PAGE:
Two self-directed films this week, and that is usually a bad sign. Every television auteur, even the best, needs someone at his shoulder saying, ‘Nah, mate, won’t work.’ The lack of an independent voice can be disastrous and lead to Billy Bunter levels of self-indulgence.
All Watched Over by Machines of Loving Grace (BBC2, Monday) was the latest Adam Curtis film, named after a poem by Richard Brautigan. This imagines — ironically, I suppose — a situation in which humans return to a state of nature, with all our needs cared for by computers.
It was a typical Curtis film, resembling one of those dreams you sort of remember because you’ve just woken up. One image follows another without there necessarily being any connection. Strips of film, some in black and white, some speeded up, some in slow motion, are lingered over or disappear in an instant. The background music is heavy and emotional, yet often has no connection with what’s on the screen. Any logical storyline has to be inferred by the viewer because the film has hurried on too fast, shouting ‘catch you later!’ over its shoulder.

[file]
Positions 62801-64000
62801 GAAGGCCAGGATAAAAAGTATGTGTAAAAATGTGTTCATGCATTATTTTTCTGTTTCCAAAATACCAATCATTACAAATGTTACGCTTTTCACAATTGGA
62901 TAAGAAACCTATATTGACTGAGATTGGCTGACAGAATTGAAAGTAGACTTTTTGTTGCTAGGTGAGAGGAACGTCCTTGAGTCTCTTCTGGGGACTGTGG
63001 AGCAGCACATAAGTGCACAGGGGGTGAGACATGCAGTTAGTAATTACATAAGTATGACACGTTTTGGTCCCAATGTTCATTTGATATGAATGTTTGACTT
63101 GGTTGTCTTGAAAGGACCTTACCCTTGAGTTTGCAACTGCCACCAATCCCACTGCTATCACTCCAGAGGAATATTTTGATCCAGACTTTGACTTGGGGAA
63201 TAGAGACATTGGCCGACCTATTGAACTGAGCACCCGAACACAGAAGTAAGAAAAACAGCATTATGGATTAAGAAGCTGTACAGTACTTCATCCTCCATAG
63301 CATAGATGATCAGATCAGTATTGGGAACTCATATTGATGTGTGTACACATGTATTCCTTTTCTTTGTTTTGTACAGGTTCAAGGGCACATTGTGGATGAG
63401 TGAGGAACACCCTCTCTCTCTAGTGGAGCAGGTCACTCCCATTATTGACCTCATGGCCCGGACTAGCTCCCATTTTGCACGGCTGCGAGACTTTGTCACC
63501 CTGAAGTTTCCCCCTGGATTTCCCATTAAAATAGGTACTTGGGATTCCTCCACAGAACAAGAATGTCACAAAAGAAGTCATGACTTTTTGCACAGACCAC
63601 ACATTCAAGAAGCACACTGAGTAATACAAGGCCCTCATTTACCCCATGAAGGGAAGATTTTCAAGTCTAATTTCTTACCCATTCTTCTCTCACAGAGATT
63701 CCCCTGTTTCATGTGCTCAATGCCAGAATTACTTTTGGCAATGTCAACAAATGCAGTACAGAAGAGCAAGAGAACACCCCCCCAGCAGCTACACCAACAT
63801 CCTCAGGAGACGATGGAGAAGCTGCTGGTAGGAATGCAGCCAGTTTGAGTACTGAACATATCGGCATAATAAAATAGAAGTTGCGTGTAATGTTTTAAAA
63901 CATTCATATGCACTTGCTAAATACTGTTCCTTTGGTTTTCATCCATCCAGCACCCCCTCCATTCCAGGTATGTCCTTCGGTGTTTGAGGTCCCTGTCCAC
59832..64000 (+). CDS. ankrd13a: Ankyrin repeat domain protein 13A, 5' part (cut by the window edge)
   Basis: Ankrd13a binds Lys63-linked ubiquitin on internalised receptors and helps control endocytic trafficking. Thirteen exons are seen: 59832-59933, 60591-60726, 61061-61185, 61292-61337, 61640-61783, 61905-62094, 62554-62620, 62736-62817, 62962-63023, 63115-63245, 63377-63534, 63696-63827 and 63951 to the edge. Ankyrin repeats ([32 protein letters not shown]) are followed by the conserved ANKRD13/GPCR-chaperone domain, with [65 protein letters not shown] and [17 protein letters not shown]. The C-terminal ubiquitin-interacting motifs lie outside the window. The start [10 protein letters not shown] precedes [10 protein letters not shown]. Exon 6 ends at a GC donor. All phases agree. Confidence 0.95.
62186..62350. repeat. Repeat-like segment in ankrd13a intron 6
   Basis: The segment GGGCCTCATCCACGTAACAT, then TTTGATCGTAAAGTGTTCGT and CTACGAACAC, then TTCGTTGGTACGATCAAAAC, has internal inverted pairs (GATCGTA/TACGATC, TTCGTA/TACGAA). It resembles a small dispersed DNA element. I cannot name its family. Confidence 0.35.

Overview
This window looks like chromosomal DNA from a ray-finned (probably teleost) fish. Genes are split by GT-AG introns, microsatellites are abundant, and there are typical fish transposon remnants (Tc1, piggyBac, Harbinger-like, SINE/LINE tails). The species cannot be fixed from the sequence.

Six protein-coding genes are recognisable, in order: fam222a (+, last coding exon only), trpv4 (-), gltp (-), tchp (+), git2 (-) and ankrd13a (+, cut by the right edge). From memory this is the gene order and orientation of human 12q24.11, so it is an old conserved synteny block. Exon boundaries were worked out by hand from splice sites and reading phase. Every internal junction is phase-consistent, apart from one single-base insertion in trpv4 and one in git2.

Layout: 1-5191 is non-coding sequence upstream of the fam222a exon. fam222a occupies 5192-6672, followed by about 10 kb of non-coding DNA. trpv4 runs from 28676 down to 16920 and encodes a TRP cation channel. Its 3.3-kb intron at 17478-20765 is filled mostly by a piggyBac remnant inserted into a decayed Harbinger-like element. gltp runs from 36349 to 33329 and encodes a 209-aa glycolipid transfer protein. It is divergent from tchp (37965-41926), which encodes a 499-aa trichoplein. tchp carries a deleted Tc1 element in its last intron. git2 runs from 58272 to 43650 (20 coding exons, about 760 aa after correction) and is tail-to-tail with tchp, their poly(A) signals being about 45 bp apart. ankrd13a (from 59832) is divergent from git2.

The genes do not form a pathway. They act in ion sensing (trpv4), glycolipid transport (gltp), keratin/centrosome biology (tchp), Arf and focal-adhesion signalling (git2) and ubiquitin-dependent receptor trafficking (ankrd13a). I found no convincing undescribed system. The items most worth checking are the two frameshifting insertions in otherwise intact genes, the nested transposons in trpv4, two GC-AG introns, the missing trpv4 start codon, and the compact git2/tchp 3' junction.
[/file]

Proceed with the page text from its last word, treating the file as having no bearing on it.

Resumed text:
We started with an old interview with Ayn Rand, the Russian-American philosopher who was never taken seriously by other philosophers but was extraordinarily successful in the States during the 1950s, particularly through her novel Atlas Shrugged, ancient paperbacks of which now moulder in thousands of motels and trailer homes.
Rand invented ‘objectivism’, which taught that rational self-interest was the only way society could succeed. She rejected religion, altruism and collectivism. She might be largely forgotten now (and ended her days alone, tending her stamp collection) but according to Curtis she inspired the inventors of Silicon Valley. Quite why is never explained, since apart from the big names — Jobs, Gates, etc.